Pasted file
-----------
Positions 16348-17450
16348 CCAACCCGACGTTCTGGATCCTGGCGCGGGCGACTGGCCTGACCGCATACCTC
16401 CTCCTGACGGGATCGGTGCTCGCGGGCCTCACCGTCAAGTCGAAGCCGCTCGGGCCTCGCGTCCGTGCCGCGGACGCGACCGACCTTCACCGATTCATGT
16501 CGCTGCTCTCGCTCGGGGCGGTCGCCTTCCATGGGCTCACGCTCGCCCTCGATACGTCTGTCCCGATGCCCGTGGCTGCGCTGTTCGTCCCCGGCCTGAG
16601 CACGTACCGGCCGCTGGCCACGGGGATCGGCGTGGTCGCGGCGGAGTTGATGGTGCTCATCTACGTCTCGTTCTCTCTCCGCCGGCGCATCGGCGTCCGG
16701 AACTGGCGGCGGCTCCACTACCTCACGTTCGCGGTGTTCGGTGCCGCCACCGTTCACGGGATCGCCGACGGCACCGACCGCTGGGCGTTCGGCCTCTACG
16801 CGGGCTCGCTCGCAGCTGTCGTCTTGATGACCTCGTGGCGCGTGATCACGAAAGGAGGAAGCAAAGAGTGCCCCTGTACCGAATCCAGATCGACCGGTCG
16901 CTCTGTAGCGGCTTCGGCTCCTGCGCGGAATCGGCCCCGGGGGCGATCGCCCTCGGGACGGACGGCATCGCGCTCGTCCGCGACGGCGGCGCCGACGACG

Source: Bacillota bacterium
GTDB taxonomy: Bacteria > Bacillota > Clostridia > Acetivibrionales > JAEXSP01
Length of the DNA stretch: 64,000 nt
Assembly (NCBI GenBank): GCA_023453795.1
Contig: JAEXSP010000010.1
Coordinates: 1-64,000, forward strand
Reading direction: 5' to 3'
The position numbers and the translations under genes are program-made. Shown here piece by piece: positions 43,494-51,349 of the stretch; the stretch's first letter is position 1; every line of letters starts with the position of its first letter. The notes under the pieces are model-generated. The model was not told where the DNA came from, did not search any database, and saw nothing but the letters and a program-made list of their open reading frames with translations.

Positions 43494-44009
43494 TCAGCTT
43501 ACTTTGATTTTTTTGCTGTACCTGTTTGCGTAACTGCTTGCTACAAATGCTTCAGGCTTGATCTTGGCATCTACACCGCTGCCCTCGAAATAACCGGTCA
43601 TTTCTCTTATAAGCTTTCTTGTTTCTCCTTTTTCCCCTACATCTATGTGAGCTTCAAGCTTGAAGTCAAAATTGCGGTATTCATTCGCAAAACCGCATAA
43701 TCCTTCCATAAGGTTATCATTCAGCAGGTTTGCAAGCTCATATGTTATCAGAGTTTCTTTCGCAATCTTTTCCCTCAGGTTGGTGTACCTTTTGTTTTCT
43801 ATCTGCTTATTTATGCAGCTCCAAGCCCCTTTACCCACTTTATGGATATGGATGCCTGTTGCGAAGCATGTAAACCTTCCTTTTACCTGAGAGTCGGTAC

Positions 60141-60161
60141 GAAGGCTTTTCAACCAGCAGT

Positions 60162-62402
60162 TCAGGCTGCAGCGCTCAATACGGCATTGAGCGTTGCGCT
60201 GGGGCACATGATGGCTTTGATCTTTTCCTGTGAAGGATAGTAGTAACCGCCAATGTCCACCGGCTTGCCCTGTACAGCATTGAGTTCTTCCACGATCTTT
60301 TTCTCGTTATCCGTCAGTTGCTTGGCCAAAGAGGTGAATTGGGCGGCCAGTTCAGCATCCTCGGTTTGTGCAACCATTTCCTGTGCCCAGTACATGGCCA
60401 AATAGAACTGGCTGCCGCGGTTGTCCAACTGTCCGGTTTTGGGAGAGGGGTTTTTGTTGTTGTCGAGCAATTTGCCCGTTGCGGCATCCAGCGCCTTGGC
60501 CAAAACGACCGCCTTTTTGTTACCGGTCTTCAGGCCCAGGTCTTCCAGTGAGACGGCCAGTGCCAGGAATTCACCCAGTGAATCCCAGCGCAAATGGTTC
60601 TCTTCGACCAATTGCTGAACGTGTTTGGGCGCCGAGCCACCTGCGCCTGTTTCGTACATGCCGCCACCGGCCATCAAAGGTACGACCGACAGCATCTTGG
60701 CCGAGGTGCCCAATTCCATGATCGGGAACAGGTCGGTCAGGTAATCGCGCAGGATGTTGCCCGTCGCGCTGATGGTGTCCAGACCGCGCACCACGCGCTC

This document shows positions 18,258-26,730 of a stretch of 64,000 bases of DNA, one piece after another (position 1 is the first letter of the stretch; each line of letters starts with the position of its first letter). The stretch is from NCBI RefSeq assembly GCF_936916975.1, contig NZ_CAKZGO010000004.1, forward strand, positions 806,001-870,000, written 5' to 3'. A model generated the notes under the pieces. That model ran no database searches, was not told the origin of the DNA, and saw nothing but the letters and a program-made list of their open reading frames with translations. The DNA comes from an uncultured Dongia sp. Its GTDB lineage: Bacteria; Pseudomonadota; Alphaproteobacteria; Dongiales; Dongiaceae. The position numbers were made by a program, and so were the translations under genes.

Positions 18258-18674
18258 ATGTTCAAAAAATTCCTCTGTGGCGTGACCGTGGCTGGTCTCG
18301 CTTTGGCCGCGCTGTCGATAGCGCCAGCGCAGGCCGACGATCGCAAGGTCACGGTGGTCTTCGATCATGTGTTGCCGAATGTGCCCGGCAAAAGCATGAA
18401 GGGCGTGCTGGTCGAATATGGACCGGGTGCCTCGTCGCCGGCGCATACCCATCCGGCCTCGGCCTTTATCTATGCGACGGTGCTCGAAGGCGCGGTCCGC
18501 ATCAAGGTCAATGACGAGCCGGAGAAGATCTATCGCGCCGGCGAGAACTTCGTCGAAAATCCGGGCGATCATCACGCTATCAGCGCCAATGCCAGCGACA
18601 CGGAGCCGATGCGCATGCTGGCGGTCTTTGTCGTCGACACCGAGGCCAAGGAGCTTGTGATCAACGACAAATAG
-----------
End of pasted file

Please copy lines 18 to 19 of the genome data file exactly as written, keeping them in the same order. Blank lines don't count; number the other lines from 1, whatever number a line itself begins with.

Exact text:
43494 TCAGCTT
43501 ACTTTGATTTTTTTGCTGTACCTGTTTGCGTAACTGCTTGCTACAAATGCTTCAGGCTTGATCTTGGCATCTACACCGCTGCCCTCGAAATAACCGGTCA